Children with cancer who are treated with radiation and alkylating agents have an incidence of osteosarcoma 133 times that of the general population.57 The risk of developing osteosarcoma in Paget's disease is over 10%;…

Primary bone tumors account for 10% of all malignancies of adolescents.1 In the Third National Cancer Survey, the incidence of bone tumors, primarily osteosarcoma and Ewing's sarcoma, for blacks and whites under 20 years old was 4-8 and 5.6 per million, respectively.2 Although bone tumors are seen in all age groups, they are most common in those 15 to 19 years of age. ' The death rate from bone tumors among adolescents is about four times greater than in children, being 11 cases per million population. This peak rate of death from bone tumors parallels the timing of the adolescent growth spurt.

INCIDENCE AND ETIOLOGY

Osteosarcoma is one of the most common malignancies of adolescence,4 exceeded only by leukemia, brain tumors, and lymphomas. By definition, this tumor is a malignant sarcoma of bone that originates from osteon. The tumor is more common in males, with a male to female ratio of 1.75:1. 5'7 Prior to the adolescent years, the frequencies in boys and girls are equal, whereas among teenagers and adults the incidence in males increases. The most common sites of osteosarcoma in order of frequency are femur, tibia, humerus, fibula, scapula, ilium, radius, rib, mandible, and clavicle.816 Extraskeletal osteosarcomas are rarely seen in children.1720

The etiology of osteosarcoma is not clear. Several possible etiologic factors have been suggested, but remain largely unproven. These include accelerated rate of growth,21 presence of congenital malformations and genetic conditions,2237 trauma,'8 and preexisting diseases, 3y as well as environmental factors such as carcinogens,40'42 viral agents,43'46 exposure to radiation and radioactive agents.47'57 In one study, children with cancer who were treated with radiation had a 2.7-fold higher incidence of these tumors than those who had not been irradiated.57 A dose-response correlation was identified with patients who received over 6000 cGy to the bones having a 40-fold higher risk of osteosarcoma.57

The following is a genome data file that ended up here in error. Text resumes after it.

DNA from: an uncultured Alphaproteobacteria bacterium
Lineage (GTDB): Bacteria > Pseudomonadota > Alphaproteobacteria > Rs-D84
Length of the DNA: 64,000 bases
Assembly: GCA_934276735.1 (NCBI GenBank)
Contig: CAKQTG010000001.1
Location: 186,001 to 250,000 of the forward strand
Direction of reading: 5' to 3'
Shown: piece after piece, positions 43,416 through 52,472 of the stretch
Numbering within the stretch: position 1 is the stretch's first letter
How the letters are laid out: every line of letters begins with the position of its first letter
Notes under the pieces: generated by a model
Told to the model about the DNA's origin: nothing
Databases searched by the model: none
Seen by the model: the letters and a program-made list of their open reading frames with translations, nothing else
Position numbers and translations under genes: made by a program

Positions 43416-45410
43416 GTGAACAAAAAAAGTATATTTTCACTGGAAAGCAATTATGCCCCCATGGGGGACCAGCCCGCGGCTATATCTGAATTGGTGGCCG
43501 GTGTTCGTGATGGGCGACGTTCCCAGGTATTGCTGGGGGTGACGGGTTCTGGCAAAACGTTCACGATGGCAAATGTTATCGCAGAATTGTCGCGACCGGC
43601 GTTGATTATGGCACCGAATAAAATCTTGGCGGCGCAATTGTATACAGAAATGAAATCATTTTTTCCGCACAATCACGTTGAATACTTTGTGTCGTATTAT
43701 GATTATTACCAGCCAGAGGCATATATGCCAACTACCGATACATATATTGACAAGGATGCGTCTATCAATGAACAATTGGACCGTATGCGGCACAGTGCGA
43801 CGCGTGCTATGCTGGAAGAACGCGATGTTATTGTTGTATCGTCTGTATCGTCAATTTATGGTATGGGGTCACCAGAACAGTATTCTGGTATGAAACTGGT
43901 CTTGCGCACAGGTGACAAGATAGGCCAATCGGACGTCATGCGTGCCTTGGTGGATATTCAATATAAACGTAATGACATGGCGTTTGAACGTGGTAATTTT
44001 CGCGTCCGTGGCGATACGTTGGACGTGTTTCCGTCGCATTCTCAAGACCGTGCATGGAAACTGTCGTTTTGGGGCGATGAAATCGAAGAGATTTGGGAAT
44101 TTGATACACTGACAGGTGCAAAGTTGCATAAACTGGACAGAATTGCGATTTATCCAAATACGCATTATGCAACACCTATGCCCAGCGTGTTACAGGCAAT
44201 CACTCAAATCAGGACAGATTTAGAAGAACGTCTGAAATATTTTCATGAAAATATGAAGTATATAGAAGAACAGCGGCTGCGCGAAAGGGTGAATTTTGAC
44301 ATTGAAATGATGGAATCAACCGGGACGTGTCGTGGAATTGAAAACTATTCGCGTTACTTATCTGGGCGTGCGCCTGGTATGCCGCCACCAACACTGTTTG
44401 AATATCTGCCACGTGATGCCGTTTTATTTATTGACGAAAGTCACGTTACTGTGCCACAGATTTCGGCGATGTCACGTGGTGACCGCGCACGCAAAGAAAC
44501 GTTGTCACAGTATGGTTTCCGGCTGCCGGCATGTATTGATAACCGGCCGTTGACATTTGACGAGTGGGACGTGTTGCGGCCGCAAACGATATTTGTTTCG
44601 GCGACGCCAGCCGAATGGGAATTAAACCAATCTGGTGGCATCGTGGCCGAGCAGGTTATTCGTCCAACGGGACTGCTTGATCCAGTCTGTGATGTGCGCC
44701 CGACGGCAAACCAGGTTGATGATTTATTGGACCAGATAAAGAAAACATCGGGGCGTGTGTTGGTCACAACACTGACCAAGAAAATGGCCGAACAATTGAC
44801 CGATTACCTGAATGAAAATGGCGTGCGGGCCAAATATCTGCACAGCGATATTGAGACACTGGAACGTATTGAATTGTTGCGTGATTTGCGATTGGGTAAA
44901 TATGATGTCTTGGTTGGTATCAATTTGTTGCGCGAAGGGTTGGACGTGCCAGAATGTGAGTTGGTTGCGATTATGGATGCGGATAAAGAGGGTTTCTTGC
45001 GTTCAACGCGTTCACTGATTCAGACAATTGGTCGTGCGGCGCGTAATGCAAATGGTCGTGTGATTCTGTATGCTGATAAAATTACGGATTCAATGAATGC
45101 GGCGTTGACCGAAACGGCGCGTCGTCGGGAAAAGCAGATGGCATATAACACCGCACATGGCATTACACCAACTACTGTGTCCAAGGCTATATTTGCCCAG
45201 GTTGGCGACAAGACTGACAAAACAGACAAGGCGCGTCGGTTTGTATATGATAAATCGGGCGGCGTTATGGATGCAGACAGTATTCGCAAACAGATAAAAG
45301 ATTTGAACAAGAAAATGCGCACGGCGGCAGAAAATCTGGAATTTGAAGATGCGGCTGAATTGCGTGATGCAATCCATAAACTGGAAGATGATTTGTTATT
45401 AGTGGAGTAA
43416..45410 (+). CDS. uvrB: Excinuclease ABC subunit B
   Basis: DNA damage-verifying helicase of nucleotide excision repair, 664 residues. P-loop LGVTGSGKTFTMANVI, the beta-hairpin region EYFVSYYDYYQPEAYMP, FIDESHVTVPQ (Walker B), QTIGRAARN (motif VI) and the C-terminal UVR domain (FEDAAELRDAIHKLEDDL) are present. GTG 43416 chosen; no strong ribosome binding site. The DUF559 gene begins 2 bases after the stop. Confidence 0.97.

The incidence of osteosarcomas peaks during the adolescent growth spurt. Also, these tumors occur in bones undergoing an earlier growth spurt, such as the humerus, at an earlier age than the later-maturing tibia and femur. This time relationship suggests an etiological correlation between rapid growth and tumor formation. The reported greater mean height for patients with osteosarcoma, as compared with the mean height of patients with nonosseous malignancies, is further circumstantial evidence for such a relationship.11,21 However, measurements of levels of growth hormone in osteosarcoma are inconsistent. Growth hormone was found to he elevated hy some,58 but not by others. 59 Abnormal glucose tolerance tests are common. Further evidence for the role of growth rate in etiology of this tumor is the finding of a much higher incidence of bone tumors among larger hreeds of dogs.60'62